Wealthy Women as an Accelerator for Sustainability Impact

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This week, we are pleased to share a summary of a recent survey of wealthy Nordic women aimed at gaining a better understanding of what drives their investing decisions. Thank you to this week’s contributor, Helena von der Esch, for sharing a summary of the study’s findings and the practical implications for advisors in their work with family enterprise clients.

 


 

Sustainability is a primary issue for wealthy women living in Nordic countries in terms of investing their capital. A unique survey1 conducted in 2020 by Formue in collaboration with Kantar Sifo Prospera put 400 wealthy women, with a fortune that they control, in the spotlight. The survey’s goal was to share improved knowledge and a better understanding about this group of women who create and manage substantial wealth. The questions this survey sought to answer included the following:

  • What role does financial capital play in their lives?
  • What do these women wish to achieve with their financial capital?
  • What factors are considered before making an investment?
  • What is the value of overseeing a fortune?

Not surprisingly, the survey indicates that there are similarities as well as differences among wealthy women in Sweden, Norway, and Denmark.

The financial industry has historically been controlled by men, on both the advisor and client side. Even though there is an increasing representation of women in these and other related industries, it’s still a male-dominated part of the business world.2 As of today, an estimated one-third of the global wealth is controlled by women—an increasing proportion of the global wealth, which is expected to grow extensively in parallel with family business successions, in which the rising generation is seeing an increase of women in leadership and entrepreneurship roles.3 The researchers discern a shift that represents one of the major and perhaps most important economic changes of today and the near future.

Today, more and more advisors share the experience that client conversations with women are more holistic, in-depth, and long-term focused. All long-term and engaged factors are key in successfully cultivating growth of family wealth. Effective advisors can help to provide clients with an outside perspective, based on regulations, academic research, and experience with long-term objectives. According to the survey respondents, yet another area of great interest is sustainable investing, or ESG—investments that consider environmental, social, and governance issues. The majority of wealthy Scandinavian women surveyed see sustainability of their investments as a primary issue. In Sweden, as many as 75 percent of the respondents indicated that it is important to make investments that contribute to a sustainable society, without lowering the expectations on return of the investments.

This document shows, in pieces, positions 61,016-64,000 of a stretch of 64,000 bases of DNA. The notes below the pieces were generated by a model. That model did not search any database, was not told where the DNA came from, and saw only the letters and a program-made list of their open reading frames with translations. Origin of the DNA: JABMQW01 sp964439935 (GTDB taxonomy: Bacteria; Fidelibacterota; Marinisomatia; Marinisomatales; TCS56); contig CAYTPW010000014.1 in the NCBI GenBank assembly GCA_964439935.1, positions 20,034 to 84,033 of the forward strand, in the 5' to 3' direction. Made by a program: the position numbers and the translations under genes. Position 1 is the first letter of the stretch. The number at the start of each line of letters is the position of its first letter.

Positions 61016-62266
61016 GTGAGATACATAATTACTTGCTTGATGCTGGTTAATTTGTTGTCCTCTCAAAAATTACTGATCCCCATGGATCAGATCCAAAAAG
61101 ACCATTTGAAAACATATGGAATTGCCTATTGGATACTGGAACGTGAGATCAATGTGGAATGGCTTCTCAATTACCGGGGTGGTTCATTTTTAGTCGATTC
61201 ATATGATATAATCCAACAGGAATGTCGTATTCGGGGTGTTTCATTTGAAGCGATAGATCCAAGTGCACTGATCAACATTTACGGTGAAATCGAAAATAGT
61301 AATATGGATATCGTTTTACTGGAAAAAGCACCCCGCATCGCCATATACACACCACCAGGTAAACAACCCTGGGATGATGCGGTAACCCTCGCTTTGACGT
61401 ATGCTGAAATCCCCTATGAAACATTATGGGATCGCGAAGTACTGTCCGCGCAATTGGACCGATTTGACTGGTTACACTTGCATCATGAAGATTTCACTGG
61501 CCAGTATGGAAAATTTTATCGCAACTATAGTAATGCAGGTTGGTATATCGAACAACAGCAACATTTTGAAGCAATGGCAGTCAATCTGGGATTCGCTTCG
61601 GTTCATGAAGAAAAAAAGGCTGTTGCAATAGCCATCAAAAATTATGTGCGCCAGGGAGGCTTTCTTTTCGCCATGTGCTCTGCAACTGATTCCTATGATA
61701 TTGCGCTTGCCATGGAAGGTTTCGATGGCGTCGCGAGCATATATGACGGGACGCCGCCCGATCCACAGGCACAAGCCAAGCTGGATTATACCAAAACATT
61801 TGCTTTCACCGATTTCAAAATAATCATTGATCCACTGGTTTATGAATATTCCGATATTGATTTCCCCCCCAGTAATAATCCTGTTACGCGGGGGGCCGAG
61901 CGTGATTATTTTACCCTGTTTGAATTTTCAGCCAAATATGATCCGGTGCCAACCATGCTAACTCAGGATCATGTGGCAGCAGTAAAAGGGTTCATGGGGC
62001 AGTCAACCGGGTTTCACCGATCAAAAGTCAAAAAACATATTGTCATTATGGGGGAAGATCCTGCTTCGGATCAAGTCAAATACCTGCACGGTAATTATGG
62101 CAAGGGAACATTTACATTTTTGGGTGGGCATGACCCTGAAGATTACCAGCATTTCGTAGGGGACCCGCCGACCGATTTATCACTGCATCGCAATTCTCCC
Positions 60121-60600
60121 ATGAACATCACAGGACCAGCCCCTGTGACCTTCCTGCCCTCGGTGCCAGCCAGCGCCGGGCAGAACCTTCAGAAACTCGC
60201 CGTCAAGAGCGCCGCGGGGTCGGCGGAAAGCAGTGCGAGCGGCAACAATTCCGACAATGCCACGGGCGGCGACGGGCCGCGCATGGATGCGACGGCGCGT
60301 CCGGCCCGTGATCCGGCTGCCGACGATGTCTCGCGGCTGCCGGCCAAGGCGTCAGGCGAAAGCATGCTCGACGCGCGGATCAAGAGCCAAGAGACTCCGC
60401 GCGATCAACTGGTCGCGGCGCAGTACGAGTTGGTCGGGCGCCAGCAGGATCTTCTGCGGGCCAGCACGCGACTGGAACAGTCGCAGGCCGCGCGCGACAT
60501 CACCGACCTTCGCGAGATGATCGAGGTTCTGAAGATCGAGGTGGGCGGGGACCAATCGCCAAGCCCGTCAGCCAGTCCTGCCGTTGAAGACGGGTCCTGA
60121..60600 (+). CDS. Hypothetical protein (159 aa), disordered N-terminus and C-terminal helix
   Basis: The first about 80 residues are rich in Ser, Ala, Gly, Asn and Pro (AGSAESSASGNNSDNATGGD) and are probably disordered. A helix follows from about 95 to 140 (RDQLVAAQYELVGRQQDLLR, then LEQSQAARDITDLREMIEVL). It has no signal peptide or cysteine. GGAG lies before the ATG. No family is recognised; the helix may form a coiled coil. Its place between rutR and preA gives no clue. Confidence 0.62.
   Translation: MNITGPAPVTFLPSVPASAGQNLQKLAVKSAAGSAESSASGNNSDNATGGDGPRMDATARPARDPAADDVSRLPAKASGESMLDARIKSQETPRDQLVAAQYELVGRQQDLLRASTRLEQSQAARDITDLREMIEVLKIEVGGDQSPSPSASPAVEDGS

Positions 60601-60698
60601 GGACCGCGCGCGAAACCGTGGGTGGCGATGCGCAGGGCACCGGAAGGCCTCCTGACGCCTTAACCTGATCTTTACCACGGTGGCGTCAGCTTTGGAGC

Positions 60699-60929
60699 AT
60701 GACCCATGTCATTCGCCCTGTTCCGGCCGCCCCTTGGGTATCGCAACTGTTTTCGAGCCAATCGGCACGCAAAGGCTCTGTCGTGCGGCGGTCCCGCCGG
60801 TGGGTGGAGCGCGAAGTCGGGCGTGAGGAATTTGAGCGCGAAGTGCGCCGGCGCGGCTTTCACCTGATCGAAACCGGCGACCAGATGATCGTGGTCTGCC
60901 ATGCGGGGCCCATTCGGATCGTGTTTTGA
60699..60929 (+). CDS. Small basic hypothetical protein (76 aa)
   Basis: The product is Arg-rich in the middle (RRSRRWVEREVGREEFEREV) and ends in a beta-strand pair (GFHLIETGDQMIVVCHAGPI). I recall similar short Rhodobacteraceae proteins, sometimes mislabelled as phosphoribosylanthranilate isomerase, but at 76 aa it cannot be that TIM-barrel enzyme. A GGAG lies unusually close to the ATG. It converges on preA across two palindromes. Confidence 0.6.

As the number of female investors increases, the understanding between advisors and their clients requires constant and rapid transformation. Clients have the right to expect their advisors to be ahead of the curve, with an accurate interpretation of what today’s family business owners are looking for. The survey also points out that wealthy Nordic women appreciate the possibility of creating something new.

In addition, only three percent of the responding women link financial capital with status. Imagine how potentially tense the advisor-client relationship could become if the advisor suggests investments in line with the assumption that the client views wealth exclusively as a status symbol, or if he or she advises such clients to avoid taking the risk of investing in innovation. A sustainable investment could be overlooked, to the detriment of the client-advisor relationship, and possibly to society at large. To avoid such pitfalls, advisors to wealth creators and business owners should expand the concept of performance and value creation to a broader and changing arena of client profiles.

In conclusion, I present four recommendations for advisors based on these survey results.

  1. Address all clients as individuals and look beyond gender.
  2. Get involved and be engaged in female entrepreneurial and financial networks and listen carefully to their goals and concerns.
  3. Stay up to date on relevant news and theories concerning women business-owners and wealth-owners with new research, surveys, and case studies.
  4. Facilitate open conversations with all clients about what they wish to achieve in their lifetimes before jumping to any conclusions.

References

1 Formue. (2020). Scan Her Wealth: How wealthy Scandinavian women view being wealthy. Retrieved January 18, 2022, via https://1892y212chg2qnnse3pp9xp1-wpengine.netdna-ssl.com/wp-content/uploads/2021/06/Formuesforvaltning_ScanHerWealth_EN_FINAL.pdf

2Levaux, J. (2021, January 28). Women in Wealth: Why It’s Their Moment. ThinkAdvisor. https://www.thinkadvisor.com/2021/01/28/women-in-wealth-why-its-their-moment/

3Zakrewski, A., Reeves, K.N., Kahlich, M., Klein, M., Mattar, A.R., & Knobel, S. (2020, April 9). Managing the Next Decade of Women’s Wealth. https://www.bcg.com/publications/2020/managing-next-decade-women-wealth

 


 

About the Contributor

Helena von der Esch
Helena von der Esch, FFI Fellow, is Senior Family Advisor at the independent wealth advisor group Formue in Stockholm, Sweden. She has been an FFI GEN Faculty member since 2017 and has experience facilitating succession planning and creating governance strategies. She can be reached at [email protected].

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